Kyle Terada-USA TODAY Sports

Kyle Terada-USA TODAY Sports



The San Francisco 49ers are experimenting with a variety of changes along their offensive line this offseason. And it remains the lone unit with the most question marks heading into 2017.


Yes, the San Francisco 49ers offensive line was much better in 2016 than it was the year prior.

Fans didn't have to deal with watching former Niners linemen Jordan Devey or Erik Pears act as team turnstiles like they did in 2015. And yet this moderately improved 2016 O-line wasn't exactly stellar. According to Football Outsiders, San Francisco's O-line ranked 30th in pass protection and dead last in run support.

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The 2017 NFL Draft didn't provide a lot of options for general manager John Lynch to make notable upgrades. This year's draft class simply wasn't talented or deep enough.

As things stand this offseason, the only lock for a starting job is veteran left tackle Joe Staley. Offensive guards Zane Beadles and Joshua Garnett have received some competition in free-agent pickup Brandon Fusco. Former Seattle Seahawks tackle Garry Gilliam gives right tackle Trent Brown something to worry about, and the pre-NFL Draft trade for 2016 Pro Bowl center Jeremy Zuttah makes things interesting for fellow center Daniel Kilgore.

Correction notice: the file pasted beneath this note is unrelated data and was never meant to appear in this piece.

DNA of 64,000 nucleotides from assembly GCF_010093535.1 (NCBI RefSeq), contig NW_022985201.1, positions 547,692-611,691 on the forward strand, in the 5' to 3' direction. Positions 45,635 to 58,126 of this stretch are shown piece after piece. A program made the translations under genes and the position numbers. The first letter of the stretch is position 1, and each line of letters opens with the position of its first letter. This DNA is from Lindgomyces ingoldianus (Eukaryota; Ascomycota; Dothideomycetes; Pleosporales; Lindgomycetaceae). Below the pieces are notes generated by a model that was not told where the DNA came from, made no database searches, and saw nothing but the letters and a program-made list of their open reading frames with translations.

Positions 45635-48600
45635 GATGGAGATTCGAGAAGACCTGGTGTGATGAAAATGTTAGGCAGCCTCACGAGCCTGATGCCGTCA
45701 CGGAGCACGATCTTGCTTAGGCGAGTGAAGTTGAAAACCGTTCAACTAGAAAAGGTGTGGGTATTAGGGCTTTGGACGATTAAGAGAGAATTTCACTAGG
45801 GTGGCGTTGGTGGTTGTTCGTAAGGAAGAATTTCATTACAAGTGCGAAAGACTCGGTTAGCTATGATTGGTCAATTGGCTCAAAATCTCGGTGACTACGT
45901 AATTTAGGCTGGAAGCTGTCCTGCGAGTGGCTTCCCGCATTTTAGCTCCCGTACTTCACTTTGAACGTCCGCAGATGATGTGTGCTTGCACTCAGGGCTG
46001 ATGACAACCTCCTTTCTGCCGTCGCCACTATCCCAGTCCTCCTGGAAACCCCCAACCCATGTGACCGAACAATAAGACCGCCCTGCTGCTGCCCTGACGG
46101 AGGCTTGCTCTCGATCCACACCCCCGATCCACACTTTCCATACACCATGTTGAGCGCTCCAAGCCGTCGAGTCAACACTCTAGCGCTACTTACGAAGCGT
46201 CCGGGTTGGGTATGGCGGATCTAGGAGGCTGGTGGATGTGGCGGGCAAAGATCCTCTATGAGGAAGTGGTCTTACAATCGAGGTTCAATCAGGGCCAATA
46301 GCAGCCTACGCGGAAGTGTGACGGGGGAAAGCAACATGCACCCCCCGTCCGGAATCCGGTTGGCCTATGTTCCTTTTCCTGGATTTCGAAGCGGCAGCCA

At least there's something resembling competition this offseason, which is good. And yet there still may be a few problems facing this group as the regular season draws nearer.

So let's look at each of the positions and see where the potential problems may be.

Offensive Tackle


Aside from his age, there isn't much to worry about with Staley. In an ideal world, the Niners would have an adequate swing tackle capable of mastering head coach Kyle Shanahan's outside-zone blocking scheme. There are a few options we'll get to in a moment, but let's focus on the right tackle position first.

Brown, and his massive 6-foot-8, 355-pound frame, isn't an ideal zone-blocking lineman. While he's good at pass protection, his problematic run-blocking may be a major issue, as it was last year. According to Pro Football Focus, Brown's run-blocking grade in 2016 netted a lowly 39.0 mark -- 72nd out of 79 qualifiers in this category. Brown won the starting job last year almost by default.

As such, the Gilliam acquisition makes sense. Gilliam is much more nimble on his feet but, according to the Santa Rosa Press Democrat's Grant Cohn, Gilliam was having all kinds of trouble blocking edge rushers Arik Armstead and Ronald Blair during the Niners' first week of OTAs. Gilliam isn't a good pass blocker, so he doesn't appear to be a likely option for either tackle spot. And he may be a bit of a liability as a swing tackle too, which makes Beadles the likely favorite to earn such a job.

Offensive Guard


With a 40.2 overall PFF grade last year, Beadles was certainly among the worst 49ers starters in 2016.

There isn't any guarantee he earns a starting job this season, although I have a hunch he sticks around on the roster because of his ability to play tackle and all three interior O-line positions. San Francisco may wind up using him as an uber backup of sorts.

His opposite number, Garnett, had a disappointing rookie season last year. His 42.4 PFF grade wasn't much better than Beadles, and there are also questions as to how he'd fit in a zone-blocking scheme. As such, San Francisco is experimenting with him at both guard positions this offseason. Garnett primarily played at left guard at Stanford, so one might assume the better fit is there.